The United States has been celebrating African-American Music Appreciation Month in June since 1979. The month of June is set aside to appreciate the contributions of African-American musicians, composers, singers, and songwriters to American culture. The month honors the history and rich African traditions that gave birth to different styles of music such as rap, hip-hop, jazz, rhythm and blues, barbershop, and swing. It is also the month to celebrate creative inspiration and appreciate the impact that African-American music has had on generations of performers and music lovers! From tales of slavery and racism and fighting for their basic human rights to finding their heritage and values in their lyrics, black music covers a vast range of topics that have great significance for this community. Over the years, we have seen black musicians reach great heights, not only on official music record charts but also at entertainment award ceremonies. While President Jimmy Carter designated June as Black Music Month in 1979, it wasn’t until 2000 when the presidential proclamation for the month was signed. President Barack Obama, in 2009, went on to rename the month from Black Music Month to its current name, African-American Music Appreciation Month.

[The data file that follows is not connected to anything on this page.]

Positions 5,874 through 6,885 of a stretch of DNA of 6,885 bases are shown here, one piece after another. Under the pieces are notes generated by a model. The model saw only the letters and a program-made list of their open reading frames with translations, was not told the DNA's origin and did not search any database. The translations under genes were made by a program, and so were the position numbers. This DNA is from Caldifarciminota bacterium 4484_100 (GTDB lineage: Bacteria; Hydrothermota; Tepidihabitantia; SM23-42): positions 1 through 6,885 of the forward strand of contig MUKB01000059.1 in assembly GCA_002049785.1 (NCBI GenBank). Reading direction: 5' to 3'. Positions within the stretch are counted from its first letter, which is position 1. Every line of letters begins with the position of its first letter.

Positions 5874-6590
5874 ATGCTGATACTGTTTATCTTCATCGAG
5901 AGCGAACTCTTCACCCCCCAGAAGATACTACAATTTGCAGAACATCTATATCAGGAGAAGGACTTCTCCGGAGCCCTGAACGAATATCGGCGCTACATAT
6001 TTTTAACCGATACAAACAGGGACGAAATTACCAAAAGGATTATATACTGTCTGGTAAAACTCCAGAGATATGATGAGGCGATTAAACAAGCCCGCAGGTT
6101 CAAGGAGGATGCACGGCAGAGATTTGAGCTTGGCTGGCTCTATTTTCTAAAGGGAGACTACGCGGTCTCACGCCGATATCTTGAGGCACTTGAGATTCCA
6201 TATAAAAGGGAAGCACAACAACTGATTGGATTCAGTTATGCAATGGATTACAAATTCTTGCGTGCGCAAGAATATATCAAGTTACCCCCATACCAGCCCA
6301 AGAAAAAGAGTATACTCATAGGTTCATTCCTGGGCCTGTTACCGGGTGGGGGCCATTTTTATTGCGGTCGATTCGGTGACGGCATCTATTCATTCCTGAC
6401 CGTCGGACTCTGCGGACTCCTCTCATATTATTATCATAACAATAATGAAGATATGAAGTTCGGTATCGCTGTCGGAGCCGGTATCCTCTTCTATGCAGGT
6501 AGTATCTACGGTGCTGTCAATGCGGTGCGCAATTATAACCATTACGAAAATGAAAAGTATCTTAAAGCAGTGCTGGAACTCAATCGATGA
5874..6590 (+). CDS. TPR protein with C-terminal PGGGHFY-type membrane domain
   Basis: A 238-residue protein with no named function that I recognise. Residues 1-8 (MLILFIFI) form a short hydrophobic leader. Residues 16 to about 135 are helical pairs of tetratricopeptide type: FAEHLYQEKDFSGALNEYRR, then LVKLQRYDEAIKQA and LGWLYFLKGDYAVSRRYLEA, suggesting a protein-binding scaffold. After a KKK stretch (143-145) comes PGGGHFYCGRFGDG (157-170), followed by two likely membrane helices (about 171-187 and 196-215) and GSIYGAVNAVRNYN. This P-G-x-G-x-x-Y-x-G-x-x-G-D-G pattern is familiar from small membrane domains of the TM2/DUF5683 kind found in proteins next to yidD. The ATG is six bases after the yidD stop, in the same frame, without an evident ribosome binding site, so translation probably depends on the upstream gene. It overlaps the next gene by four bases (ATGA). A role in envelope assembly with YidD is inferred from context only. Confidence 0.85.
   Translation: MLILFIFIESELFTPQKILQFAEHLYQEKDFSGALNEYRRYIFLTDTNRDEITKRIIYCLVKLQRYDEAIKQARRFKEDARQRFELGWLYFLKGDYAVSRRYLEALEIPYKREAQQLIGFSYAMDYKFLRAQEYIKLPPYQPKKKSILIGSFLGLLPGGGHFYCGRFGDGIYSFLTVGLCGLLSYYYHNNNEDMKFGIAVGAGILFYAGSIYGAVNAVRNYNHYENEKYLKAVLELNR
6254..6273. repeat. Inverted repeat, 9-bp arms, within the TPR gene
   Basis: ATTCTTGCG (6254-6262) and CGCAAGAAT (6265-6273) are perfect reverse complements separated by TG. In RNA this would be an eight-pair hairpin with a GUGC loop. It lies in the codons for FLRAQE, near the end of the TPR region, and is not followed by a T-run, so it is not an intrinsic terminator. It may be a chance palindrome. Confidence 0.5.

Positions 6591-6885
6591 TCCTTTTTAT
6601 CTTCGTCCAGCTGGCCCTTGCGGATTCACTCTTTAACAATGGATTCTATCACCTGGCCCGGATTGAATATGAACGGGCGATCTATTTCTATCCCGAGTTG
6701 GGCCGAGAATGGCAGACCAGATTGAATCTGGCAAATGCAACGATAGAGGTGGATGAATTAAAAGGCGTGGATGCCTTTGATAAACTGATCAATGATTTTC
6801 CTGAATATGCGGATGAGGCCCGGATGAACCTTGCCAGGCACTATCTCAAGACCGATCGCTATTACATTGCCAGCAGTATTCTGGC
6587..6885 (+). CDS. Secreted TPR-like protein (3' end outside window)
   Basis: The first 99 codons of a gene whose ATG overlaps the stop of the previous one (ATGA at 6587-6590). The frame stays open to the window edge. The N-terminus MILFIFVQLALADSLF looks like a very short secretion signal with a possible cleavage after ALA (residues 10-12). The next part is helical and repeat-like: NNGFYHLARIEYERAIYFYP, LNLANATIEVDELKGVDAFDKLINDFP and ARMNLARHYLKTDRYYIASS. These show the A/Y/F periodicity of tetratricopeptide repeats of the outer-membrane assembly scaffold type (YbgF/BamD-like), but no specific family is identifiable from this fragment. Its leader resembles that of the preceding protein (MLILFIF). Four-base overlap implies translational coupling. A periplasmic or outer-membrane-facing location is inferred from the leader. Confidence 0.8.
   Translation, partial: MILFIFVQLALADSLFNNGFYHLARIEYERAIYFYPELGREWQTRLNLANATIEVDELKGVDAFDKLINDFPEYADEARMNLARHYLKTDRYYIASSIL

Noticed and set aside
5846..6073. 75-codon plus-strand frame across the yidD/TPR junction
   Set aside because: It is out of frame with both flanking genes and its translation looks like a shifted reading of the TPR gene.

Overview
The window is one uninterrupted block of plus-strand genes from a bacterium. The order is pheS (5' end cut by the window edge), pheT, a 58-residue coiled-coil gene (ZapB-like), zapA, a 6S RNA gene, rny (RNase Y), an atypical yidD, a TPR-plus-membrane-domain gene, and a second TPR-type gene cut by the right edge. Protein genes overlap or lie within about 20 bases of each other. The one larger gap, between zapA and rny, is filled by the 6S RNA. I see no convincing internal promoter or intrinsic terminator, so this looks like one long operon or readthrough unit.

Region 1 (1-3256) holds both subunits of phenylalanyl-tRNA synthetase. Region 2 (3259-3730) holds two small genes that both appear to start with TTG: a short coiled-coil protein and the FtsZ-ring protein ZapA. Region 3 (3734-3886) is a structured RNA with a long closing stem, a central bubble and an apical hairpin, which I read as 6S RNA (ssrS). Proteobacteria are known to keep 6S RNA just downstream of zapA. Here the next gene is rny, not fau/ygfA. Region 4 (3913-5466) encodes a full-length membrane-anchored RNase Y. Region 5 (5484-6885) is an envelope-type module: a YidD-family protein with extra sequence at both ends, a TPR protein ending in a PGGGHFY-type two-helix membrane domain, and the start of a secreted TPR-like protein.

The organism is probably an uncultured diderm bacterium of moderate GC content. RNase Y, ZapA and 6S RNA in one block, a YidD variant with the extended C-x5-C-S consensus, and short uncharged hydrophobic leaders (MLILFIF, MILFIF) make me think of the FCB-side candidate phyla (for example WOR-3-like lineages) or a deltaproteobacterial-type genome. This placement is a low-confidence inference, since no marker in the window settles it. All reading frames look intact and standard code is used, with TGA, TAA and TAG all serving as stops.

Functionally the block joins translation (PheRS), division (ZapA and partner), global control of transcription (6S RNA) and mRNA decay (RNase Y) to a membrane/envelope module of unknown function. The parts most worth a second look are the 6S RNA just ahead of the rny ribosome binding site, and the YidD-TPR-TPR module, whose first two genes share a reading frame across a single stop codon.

HISTORY OF AFRICAN-AMERICAN MUSIC APPRECIATION MONTH
First coming into existence in 1979 as Black Music Month, this month was meant to honor and celebrate black artists’ contributions on U.S. soil. President Jimmy Carter wanted people to recognize how much of an impact black music has had, not only at home but also abroad, as people all over were adopting elements from black music to express themselves. Moreover, the ’70s was fast becoming the decade in which black music was gaining traction in signing music labels, with many business heads recognizing its commercial value.
However, while President Carter had assigned June as Black Music Month, he had not signed a special presidential proclamation that would have made it official. Dyana Williams, a renowned journalist and community activist, attempted to submit a petition to hold a Black Music Month event at the White House in 1998 during President Bill Clinton’s term. But she was soon informed that an event wouldn’t be possible due to the absence of a presidential proclamation. Yet, all was not lost, as Williams lobbied for legislation with the help of Congressman Chaka Fattah. Thanks to their joint effort, two years later, June was officially declared as Black Music Month.
In 2009, President Barack Obama renamed Black Music Month to African-American Music Appreciation Month. He also highlighted the importance of this month and the various genres in black music. This includes sacred music, which was one of the earliest African-American music forms in the U.S. and highlighted gospel themes and Black Christian values. Blues and R&B relayed ideas of the homeland and racial integration, respectively. Genres like hip-hop, rap, and rock and roll quickly became popular overseas as they appealed to youngsters all over the world.